A United States court of appeals for the 9th Circuit made a ruling on 7th March 2019 in reference to asylum seekers who had their cases rejected. According to the three-judge panel, asylum seekers have a right to their rejected cases reviewed by a federal judge in specific circumstances. Immigrants who do not pass their credible fear interviews are usually put on the deportation process.

However, thanks to the recent ruling, the applicants can now appeal to a federal judge to review the process and the legal procedure that the government used to make the ruling on whether the individual is facing credible fear. The credible fear interview is usually the initial step that an asylum seeker goes through to determine if they are likely to face torture or persecution if they go back to their home country.

Courts are fast becoming the only means by which fairness can be achieved when conducting these cases. This is because the trump administration has been continuously dismissing the fact that most of these cases are genuine and the asylum seekers are in dire need of safety as they are most likely to face persecution or even death once they step in their home country.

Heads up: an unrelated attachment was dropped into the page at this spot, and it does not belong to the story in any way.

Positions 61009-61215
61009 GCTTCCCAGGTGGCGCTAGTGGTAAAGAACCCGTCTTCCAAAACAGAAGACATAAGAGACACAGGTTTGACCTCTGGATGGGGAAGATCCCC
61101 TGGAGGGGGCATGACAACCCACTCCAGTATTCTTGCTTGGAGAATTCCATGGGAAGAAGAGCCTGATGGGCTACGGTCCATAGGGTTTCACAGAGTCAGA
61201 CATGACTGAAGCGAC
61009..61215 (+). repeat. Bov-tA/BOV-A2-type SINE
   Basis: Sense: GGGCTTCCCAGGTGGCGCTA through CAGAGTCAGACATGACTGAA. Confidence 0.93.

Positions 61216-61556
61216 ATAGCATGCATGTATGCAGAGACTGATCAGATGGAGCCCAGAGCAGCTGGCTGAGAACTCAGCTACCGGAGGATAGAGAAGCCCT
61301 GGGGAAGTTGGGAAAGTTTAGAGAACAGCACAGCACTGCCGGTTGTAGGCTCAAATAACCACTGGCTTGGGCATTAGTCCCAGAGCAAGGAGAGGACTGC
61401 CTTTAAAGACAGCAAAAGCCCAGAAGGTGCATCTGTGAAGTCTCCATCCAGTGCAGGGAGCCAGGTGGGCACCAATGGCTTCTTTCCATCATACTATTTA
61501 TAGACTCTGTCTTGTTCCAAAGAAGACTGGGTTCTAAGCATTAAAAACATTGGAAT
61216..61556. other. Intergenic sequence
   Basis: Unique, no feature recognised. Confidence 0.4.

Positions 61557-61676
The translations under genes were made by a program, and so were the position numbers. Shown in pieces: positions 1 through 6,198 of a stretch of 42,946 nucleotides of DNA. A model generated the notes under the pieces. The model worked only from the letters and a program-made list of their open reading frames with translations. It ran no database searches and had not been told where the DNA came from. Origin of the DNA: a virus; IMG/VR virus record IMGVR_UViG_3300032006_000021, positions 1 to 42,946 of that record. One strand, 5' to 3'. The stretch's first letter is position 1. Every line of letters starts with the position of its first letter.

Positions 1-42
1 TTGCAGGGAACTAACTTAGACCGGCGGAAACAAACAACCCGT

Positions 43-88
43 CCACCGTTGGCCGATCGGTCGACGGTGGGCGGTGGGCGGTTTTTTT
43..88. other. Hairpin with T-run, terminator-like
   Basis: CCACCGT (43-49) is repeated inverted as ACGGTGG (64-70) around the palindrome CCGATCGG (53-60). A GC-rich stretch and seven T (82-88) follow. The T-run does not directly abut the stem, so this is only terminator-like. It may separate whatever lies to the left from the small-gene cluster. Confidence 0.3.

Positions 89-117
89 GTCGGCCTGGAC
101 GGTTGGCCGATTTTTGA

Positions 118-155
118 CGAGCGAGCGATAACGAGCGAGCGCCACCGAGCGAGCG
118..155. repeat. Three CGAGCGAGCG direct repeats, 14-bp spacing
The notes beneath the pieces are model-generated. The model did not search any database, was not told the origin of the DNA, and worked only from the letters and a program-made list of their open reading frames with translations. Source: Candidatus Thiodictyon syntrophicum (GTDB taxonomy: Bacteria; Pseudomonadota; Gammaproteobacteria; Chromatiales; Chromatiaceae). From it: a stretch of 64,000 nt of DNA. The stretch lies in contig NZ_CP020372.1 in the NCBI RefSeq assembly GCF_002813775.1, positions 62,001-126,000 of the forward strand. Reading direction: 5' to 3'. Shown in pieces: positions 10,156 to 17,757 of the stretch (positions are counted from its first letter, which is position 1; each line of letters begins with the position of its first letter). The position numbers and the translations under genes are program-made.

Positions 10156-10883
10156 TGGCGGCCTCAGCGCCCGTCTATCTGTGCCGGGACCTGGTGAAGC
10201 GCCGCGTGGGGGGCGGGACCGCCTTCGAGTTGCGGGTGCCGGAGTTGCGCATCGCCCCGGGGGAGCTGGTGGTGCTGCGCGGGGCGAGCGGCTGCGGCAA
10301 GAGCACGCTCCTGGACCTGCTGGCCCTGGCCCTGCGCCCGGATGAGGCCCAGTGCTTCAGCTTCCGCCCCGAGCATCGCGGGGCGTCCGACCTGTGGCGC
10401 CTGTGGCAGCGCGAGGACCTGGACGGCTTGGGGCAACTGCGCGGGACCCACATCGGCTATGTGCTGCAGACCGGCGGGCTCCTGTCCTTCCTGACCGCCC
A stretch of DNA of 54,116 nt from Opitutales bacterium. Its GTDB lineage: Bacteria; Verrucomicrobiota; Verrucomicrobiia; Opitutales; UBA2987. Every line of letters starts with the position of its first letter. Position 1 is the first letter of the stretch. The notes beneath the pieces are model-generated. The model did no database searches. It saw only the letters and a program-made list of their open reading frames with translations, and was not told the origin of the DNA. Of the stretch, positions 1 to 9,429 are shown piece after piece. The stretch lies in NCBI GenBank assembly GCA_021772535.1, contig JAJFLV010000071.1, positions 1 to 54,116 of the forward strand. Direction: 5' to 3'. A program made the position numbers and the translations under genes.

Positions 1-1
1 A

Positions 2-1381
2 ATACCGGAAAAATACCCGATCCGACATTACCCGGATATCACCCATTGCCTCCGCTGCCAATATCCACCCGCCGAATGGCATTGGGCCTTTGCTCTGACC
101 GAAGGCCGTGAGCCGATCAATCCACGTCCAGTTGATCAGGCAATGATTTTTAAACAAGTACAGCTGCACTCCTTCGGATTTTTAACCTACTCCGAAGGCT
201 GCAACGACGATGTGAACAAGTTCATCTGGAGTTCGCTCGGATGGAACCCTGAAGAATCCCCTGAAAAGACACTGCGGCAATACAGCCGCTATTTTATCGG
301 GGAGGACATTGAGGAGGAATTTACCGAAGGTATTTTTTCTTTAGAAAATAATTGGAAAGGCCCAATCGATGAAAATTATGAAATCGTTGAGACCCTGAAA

The ruling came after a lawsuit was filed by Vijayakumar Thuraissigiam, who was apprehended near the San Ysidro port of entry in California in 2017. His case was conducted by the U.S asylum agents who established that he had no credible fear of going back to his native country. However, he claimed that he faced kidnap, torture, and threats from the Sri Lankan government intelligence for supporting a specific political candidate. An immigration judge upheld the credible fear finding, and in 2018, Thuraissigiam sued in federal court, alleging the process violated his constitutional rights.

From January 2018, the number of reviews conducted by the immigration judges to determine if an individual has credible fear has dropped significantly. This has been the trend since Trump became president. He has been and remains vocal in his desire to end immigration in America including family-based immigration terming it as chain migration. However, this new ruling has brought hope to many asylum seekers as it increases scrutiny on a delicate process by which thousands of lives depend on. Using the correct standard when determining the need to grant a person asylum will ensure legitimate cases do not get ignored.